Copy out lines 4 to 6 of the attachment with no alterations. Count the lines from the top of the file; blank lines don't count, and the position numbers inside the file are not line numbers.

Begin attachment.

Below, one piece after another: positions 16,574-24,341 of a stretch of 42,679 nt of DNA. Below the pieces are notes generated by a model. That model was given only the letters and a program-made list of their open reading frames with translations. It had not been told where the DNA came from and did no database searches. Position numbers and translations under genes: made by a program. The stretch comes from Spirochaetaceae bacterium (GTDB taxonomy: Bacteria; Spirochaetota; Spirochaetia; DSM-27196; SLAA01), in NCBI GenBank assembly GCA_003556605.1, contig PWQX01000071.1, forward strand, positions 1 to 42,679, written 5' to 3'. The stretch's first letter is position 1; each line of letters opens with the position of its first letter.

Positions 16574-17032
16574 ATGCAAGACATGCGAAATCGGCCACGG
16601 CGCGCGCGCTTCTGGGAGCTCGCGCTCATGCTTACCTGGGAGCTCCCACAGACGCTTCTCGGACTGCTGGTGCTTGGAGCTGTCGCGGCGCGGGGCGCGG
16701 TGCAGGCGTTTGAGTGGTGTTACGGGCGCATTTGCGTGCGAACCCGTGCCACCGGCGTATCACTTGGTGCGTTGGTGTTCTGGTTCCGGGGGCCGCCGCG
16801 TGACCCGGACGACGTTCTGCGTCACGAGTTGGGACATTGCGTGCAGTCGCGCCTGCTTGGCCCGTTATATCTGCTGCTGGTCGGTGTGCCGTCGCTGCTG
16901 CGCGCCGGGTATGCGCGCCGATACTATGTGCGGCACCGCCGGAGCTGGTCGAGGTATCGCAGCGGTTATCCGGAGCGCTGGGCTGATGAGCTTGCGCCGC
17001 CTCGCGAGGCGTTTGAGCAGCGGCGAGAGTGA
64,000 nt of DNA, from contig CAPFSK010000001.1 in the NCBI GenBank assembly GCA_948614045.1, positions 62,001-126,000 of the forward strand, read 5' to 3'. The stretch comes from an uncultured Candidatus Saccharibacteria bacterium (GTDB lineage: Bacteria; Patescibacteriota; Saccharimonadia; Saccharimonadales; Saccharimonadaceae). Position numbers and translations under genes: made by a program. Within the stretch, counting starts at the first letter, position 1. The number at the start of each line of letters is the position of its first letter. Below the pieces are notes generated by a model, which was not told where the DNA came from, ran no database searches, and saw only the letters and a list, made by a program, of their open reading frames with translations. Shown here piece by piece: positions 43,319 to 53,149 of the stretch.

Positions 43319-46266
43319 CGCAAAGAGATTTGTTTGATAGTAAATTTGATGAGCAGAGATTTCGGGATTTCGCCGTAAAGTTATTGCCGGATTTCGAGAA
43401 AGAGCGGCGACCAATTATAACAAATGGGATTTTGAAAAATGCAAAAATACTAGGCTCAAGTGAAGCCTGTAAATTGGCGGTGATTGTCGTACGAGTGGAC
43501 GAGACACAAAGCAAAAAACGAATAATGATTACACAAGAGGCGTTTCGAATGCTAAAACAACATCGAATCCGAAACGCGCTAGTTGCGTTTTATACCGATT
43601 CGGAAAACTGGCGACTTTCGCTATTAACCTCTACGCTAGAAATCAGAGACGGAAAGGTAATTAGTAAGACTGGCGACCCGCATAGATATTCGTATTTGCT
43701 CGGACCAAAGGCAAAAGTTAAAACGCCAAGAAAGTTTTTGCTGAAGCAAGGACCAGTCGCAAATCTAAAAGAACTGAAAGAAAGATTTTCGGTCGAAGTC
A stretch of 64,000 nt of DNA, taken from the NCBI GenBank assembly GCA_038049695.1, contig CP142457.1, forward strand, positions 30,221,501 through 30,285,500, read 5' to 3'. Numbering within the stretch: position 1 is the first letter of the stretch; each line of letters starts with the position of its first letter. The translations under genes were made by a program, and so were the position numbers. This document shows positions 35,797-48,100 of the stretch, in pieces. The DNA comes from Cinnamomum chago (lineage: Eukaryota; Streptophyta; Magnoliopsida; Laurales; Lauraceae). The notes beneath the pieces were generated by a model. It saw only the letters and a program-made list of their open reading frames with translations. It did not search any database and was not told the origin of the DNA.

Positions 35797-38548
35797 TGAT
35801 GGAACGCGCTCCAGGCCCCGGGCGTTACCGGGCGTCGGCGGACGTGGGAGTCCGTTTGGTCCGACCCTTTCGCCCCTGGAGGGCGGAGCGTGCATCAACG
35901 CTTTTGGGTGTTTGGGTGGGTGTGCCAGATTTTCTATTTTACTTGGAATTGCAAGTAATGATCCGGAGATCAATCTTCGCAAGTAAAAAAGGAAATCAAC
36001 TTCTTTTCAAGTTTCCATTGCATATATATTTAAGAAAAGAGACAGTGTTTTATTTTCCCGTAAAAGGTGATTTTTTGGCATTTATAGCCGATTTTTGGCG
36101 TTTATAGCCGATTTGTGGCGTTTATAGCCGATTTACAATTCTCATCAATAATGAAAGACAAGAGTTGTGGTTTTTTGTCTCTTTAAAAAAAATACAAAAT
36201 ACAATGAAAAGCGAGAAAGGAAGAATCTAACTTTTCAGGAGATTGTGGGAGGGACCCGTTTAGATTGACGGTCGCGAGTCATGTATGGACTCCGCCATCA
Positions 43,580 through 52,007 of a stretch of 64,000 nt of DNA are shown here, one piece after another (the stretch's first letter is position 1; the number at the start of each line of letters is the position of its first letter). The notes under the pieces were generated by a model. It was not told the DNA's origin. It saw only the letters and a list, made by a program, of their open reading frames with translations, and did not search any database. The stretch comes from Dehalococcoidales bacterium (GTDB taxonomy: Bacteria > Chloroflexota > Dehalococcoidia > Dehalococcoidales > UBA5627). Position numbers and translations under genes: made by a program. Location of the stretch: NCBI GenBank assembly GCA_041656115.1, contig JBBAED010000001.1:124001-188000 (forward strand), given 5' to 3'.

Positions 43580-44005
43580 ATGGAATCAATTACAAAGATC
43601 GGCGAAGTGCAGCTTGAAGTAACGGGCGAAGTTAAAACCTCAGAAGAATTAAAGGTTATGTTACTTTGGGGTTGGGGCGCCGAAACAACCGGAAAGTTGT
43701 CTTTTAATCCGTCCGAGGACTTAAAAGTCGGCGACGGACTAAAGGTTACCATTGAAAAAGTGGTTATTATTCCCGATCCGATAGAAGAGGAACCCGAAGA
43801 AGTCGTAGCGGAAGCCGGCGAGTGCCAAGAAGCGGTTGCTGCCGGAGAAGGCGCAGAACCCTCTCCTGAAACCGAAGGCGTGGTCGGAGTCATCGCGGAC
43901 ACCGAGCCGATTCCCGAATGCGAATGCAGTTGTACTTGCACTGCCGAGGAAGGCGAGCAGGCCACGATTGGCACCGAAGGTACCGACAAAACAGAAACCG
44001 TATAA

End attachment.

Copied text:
16601 CGCGCGCGCTTCTGGGAGCTCGCGCTCATGCTTACCTGGGAGCTCCCACAGACGCTTCTCGGACTGCTGGTGCTTGGAGCTGTCGCGGCGCGGGGCGCGG
16701 TGCAGGCGTTTGAGTGGTGTTACGGGCGCATTTGCGTGCGAACCCGTGCCACCGGCGTATCACTTGGTGCGTTGGTGTTCTGGTTCCGGGGGCCGCCGCG
16801 TGACCCGGACGACGTTCTGCGTCACGAGTTGGGACATTGCGTGCAGTCGCGCCTGCTTGGCCCGTTATATCTGCTGCTGGTCGGTGTGCCGTCGCTGCTG